HTTP

It’s something that we see everyday and something that we use so often that it’s practically invisible. Just how many people actually stop and think what the letters http actually stand for? Do they think that they just sit in a browser purely for decorative purposes?

This is actually one definition of an acronym that I knew before starting a column. It actually stands for hypertext transfer protocol. What this is, in effect, is a system of rules (or in this case a protocol) for transferring files (images, text, sound etc) over the World Wide Web. HTTP is an application protocol that that runs on top of the TCP/IP suite of protocols (the foundation rules for the Internet). For a fuller description check out this definition.

Now we know what it is, perhaps it’s more fun to speculate on what it isn’t. Hypertext is such a cool name for anything. It sounds like regular text, only better. The sort of text that perhaps does 40 push ups before breakfast; operates in four dimensions and plays bass with the world’s biggest band.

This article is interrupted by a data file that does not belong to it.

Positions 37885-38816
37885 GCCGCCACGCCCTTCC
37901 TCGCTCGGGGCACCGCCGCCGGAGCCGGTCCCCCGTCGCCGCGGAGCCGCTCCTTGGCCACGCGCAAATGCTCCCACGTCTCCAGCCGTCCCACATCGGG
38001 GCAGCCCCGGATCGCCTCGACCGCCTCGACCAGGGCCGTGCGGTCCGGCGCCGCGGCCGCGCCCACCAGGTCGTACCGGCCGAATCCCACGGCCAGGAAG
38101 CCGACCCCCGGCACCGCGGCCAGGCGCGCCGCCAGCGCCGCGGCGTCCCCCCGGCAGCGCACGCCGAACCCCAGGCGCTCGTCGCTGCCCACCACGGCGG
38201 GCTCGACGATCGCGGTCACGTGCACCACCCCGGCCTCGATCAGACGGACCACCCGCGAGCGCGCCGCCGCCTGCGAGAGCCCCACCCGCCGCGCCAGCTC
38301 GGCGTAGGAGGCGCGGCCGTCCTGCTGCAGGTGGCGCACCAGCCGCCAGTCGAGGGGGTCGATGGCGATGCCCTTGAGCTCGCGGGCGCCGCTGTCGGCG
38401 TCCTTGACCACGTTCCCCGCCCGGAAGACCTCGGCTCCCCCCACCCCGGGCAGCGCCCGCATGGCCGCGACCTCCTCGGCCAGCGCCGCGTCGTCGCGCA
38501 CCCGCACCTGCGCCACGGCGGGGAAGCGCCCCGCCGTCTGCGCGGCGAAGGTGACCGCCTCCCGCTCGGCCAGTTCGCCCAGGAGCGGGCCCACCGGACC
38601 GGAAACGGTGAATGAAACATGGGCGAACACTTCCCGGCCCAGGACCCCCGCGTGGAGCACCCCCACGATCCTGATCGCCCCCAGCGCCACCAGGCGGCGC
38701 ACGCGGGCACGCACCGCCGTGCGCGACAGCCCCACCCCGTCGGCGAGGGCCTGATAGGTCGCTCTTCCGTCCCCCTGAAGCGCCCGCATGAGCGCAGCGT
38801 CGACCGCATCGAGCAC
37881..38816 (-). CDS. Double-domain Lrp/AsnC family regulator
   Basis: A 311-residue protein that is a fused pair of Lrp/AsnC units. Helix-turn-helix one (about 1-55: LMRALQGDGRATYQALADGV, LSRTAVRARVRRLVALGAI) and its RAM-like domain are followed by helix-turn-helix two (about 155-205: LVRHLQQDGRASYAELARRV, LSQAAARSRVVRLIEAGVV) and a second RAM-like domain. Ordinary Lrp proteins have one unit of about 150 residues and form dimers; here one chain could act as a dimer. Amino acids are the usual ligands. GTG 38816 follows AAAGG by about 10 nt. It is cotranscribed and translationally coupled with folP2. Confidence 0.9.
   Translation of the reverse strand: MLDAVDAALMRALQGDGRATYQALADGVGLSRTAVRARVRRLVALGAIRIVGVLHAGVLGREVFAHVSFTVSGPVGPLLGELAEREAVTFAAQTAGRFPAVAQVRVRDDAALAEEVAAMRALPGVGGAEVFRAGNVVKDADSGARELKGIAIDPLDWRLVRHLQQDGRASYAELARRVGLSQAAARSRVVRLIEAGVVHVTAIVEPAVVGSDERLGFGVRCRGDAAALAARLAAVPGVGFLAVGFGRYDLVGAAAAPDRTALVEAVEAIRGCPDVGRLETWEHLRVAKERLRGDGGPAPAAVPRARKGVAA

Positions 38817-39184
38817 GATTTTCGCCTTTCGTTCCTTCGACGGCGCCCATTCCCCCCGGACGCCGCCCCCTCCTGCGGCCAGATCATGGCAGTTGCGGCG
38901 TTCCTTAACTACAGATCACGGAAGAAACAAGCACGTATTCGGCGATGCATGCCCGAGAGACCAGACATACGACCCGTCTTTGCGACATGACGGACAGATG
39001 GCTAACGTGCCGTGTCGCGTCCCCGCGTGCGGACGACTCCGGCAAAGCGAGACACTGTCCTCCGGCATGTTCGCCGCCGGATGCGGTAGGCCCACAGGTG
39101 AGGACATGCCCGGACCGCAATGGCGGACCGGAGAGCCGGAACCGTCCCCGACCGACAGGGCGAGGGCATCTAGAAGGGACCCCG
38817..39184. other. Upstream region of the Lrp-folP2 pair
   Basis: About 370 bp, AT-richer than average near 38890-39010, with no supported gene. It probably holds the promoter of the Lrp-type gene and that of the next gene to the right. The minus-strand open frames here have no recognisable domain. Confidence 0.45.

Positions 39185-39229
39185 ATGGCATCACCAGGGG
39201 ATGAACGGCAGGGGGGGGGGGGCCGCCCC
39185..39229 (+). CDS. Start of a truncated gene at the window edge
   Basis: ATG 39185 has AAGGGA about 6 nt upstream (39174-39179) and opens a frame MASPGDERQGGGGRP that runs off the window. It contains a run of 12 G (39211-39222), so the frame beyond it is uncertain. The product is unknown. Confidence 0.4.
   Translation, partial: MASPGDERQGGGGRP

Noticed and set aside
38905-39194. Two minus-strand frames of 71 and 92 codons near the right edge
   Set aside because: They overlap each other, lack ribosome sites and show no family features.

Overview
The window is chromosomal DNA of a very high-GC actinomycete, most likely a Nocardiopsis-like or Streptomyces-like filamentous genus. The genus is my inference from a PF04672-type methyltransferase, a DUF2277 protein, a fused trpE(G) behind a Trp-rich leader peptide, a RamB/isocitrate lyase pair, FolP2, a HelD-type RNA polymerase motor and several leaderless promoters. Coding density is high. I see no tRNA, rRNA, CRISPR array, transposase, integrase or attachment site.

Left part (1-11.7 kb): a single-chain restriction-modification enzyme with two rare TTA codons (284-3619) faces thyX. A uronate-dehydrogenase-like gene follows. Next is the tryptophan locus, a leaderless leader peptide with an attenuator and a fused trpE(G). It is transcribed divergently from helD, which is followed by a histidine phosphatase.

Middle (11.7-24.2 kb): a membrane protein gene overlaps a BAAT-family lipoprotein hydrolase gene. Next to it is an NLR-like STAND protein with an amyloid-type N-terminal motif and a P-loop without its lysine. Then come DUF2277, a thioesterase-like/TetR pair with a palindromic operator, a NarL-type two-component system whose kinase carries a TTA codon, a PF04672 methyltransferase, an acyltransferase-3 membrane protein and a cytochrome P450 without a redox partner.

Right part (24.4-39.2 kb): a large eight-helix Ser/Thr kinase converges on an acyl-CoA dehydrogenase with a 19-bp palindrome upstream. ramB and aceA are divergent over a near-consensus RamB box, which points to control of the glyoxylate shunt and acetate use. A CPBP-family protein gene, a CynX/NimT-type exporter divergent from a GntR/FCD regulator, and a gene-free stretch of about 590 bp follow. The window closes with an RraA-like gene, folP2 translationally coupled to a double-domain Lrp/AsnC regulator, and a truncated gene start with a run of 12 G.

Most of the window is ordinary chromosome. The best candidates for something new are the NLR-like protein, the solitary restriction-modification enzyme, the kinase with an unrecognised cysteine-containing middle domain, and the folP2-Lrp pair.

Hypertext sounds like the sort of guy you’d like to hang around with, who’d be sure always to buy his round, and perhaps a couple more besides.

Either that, or hypertext simply sounds like something that is beyond text; text the next stage. This is exactly what it is, as a matter of fact.

The term was coined back in 1965 by an American, Ted Nelson, to denote text that could actually stand for much more. This is, of course, way before the Internet was even a concept, and computers were huge big white things that looked more like fridges.

Hypertext is another example, therefore, of a concept that predated the web, but that has been taken up and adapted for Web use, much like the word. Whatever the origins, hypertext is a fundamental element of what makes the World Wide Web work, and perhaps something that is so important it actually manages to get overlooked.